July 4th is celebrated in the U. S. as Independence Day, the day that our congress signed a declaration of independence from the British Empire. I know this project has an international audience. So, why celebrate a provincial event here?
Because the American Revolution was not simply a patriotic event. Ralph Waldo Emerson said that its initial battle was “the shot heard round the world.” What was so singular about it? It was not merely an anti-colonialist act—after all empires have had rebellious provinces forever, and empires always fall—but it was also an act that founded the modern democratic republic. Overthrowing a colonial government, as the American patriots did, is not in itself a remarkable event. I don’t mean to denigrate the sacrifices, the risks, they took. I don’t mean to overlook the evils inherent in armed struggle. I won’t today seek to re-litigate the proximate issues of the Revolutionary War, with its details of commercial interests (including, yes, commercial interests in human properties) and debate the best tactics for redress of grievances. No, those are all important, but they are not what makes the American Revolution worth our unique attention today.
Silent thoughts in the room: What a fine statement of the Rights of Man we sign today! I hope they wrap this up before traffic on the turnpike gets crazy. None of my slaves have learned to read, right? Why am I the only one wearing a hat? I can’t get tickets to Hamilton? I am Hamilton! All middle-age white guys, when does the prog-rock concert start?
Americans did not replace a king with a president for life. They didn’t exchange one dictator for another. They were not, in the end, interested in only replacing a bad man with what seemed to be a good man, and job-done. They instead instituted an imperfect, constantly challenged and constantly changing structure based on human rights and rule by reason and popular consent. The struggles, the risks of the Revolutionary generation were indeed great, but they pale in contrast to the struggles and risks born by the successor generations who sought to maintain and improve those structures. So, this is not a holiday honoring a person, a generation, or a concluding event, but instead, it is one marking a beginning.
Today’s piece was not written by an American, but by an Englishman who followed those revolutionary 18th Century events, but dealt with them on a spiritual plane: William Blake. The words come from his self-created 1793 book America, A Prophecy, which he wrote, lettered, illustrated, and printed himself. It’s not an account of the actual battles, and its characters are largely his own imaginary beings, but he never lets his visionary eye fall away from what he sees as the core struggle in the events. It’s spiritual—not in sense of its fantastic stage—but in the sense of its divining the essence of the battle: human beings being held back from their potential and dignity by corrupt structures.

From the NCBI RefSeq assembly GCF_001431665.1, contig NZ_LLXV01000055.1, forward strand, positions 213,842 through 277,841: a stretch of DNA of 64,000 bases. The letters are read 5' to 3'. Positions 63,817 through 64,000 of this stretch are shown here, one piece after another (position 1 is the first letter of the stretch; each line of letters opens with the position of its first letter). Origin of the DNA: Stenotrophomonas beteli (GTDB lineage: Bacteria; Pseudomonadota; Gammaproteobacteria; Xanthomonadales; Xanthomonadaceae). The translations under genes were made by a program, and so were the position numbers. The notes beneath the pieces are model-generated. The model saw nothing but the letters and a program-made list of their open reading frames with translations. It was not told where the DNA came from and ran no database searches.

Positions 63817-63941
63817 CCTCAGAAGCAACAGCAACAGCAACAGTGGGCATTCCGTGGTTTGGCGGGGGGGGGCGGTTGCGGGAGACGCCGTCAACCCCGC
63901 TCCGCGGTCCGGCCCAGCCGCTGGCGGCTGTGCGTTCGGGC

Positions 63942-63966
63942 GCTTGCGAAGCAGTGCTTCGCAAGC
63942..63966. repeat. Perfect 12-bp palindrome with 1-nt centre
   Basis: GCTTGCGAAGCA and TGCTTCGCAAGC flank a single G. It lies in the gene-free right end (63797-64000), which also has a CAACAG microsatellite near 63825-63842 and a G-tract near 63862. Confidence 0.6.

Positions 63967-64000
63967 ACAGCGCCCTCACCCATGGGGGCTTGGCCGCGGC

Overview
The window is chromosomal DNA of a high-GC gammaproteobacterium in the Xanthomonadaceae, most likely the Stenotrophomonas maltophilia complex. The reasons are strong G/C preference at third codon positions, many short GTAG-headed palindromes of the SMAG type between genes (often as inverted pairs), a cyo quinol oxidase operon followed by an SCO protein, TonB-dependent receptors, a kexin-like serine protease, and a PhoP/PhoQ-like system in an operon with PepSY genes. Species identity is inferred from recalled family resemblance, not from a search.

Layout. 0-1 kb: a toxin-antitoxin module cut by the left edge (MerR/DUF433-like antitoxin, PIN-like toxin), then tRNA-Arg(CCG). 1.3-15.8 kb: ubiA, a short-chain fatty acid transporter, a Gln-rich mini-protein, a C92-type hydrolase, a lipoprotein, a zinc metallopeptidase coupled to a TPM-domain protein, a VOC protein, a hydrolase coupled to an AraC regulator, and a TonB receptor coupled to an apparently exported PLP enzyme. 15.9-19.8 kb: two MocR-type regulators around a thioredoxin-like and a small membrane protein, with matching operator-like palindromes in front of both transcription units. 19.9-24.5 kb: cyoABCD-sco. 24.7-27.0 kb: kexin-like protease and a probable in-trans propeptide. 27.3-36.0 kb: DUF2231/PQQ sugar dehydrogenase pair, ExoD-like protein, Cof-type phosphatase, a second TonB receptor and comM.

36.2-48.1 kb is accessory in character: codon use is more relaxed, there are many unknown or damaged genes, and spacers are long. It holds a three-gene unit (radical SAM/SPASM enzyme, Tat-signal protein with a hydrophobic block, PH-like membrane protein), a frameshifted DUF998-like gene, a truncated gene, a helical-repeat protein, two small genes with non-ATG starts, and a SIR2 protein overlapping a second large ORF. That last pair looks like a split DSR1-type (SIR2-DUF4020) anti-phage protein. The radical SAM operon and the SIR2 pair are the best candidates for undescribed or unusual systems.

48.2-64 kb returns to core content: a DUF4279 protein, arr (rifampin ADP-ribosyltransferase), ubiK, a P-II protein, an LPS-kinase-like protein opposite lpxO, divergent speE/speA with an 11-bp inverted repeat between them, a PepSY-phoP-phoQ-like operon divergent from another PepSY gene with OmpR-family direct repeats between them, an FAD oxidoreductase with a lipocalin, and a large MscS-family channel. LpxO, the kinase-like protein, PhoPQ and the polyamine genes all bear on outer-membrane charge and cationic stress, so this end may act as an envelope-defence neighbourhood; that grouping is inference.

A plate from William Blake presenting part of today’s song
In our worldly plane, the men who signed that declaration were all men, all white men, mostly men of property, and yes, we should remember that some of those men of property’s properties were indeed other men, women, and children. Blake explicitly understood that. In his prophecy, the essence that they are declaring for, the angelic forces that cry for freedom and dignity are for all nations, for all genders. If the American structure had to struggle for generations to refuse slavery and give full citizenship to women, Blake says that, in essence, and in the philosophy of their republican structures and statements, they have already declared those evils as tyranny, even if they don’t perceive that yet.
It’s almost a reverse Faustian bargain, isn’t it? Instead of the devil tricking them to eternal slavery, freedom’s angels have them agreeing to dissolve their allegiance to a bad king—but the codicils they have signed declare for more than that! They’ve put their lives on the line to declare that humans have inalienable rights and that governments must work with the consent of the governed. How entirely can they understand what that entails? July 4th 1776 is a Thursday. Some are no doubt thinking of Friday; the men of foresight, to the possible course of the rest of the war; the wisest, perhaps, are thinking, of what, a generation ahead?
The sections I use from William Blake’s America, A Prophecy are spoken by an angelic character he calls Orc, who personifies the overturning of the old tyrannies. With the limits of our short-piece format I’ve tried to give some flavor of what Blake understood was being overturned by the American Revolution. Musically, it’s a simple structure, though not the most common of chord progressions. I tried to chant Blake’s words with as much passion as I could in this one-take performance by the LYL Band. If you are in the U. S., enjoy your cylindrical explosives and tubular sausages, but do not mix the two things up. Their shapes are similar, but keep your mind on their essences. The performance of an excerpt from William Blake’s America, A Prophecy can be played with the gadget below.